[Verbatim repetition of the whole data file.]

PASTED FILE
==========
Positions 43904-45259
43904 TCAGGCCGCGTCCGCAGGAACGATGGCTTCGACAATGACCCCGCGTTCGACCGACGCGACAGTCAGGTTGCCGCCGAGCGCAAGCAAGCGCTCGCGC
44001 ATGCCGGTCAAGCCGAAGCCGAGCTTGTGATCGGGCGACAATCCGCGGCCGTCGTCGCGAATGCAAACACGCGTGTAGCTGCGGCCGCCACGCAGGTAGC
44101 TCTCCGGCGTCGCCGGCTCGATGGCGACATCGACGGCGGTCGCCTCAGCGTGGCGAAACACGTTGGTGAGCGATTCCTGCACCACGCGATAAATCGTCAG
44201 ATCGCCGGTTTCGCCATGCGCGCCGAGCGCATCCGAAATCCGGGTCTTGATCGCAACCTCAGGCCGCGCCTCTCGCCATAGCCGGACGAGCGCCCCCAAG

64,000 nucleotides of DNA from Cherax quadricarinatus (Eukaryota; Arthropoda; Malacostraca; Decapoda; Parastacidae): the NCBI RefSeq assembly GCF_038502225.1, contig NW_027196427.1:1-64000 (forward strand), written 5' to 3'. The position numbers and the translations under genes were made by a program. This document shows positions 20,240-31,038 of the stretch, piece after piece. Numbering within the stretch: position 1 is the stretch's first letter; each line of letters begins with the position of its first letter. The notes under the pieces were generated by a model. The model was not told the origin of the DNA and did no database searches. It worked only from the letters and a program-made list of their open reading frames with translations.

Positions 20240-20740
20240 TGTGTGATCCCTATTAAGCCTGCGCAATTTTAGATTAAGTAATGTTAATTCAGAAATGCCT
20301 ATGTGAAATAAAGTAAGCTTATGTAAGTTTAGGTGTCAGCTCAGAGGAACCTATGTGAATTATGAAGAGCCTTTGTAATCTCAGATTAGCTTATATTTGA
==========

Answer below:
Positions 43904-45259
43904 TCAGGCCGCGTCCGCAGGAACGATGGCTTCGACAATGACCCCGCGTTCGACCGACGCGACAGTCAGGTTGCCGCCGAGCGCAAGCAAGCGCTCGCGC
44001 ATGCCGGTCAAGCCGAAGCCGAGCTTGTGATCGGGCGACAATCCGCGGCCGTCGTCGCGAATGCAAACACGCGTGTAGCTGCGGCCGCCACGCAGGTAGC
44101 TCTCCGGCGTCGCCGGCTCGATGGCGACATCGACGGCGGTCGCCTCAGCGTGGCGAAACACGTTGGTGAGCGATTCCTGCACCACGCGATAAATCGTCAG
44201 ATCGCCGGTTTCGCCATGCGCGCCGAGCGCATCCGAAATCCGGGTCTTGATCGCAACCTCAGGCCGCGCCTCTCGCCATAGCCGGACGAGCGCCCCCAAG

64,000 nucleotides of DNA from Cherax quadricarinatus (Eukaryota; Arthropoda; Malacostraca; Decapoda; Parastacidae): the NCBI RefSeq assembly GCF_038502225.1, contig NW_027196427.1:1-64000 (forward strand), written 5' to 3'. The position numbers and the translations under genes were made by a program. This document shows positions 20,240-31,038 of the stretch, piece after piece. Numbering within the stretch: position 1 is the stretch's first letter; each line of letters begins with the position of its first letter. The notes under the pieces were generated by a model. The model was not told the origin of the DNA and did no database searches. It worked only from the letters and a program-made list of their open reading frames with translations.

Positions 20240-20740
20240 TGTGTGATCCCTATTAAGCCTGCGCAATTTTAGATTAAGTAATGTTAATTCAGAAATGCCT
20301 ATGTGAAATAAAGTAAGCTTATGTAAGTTTAGGTGTCAGCTCAGAGGAACCTATGTGAATTATGAAGAGCCTTTGTAATCTCAGATTAGCTTATATTTGA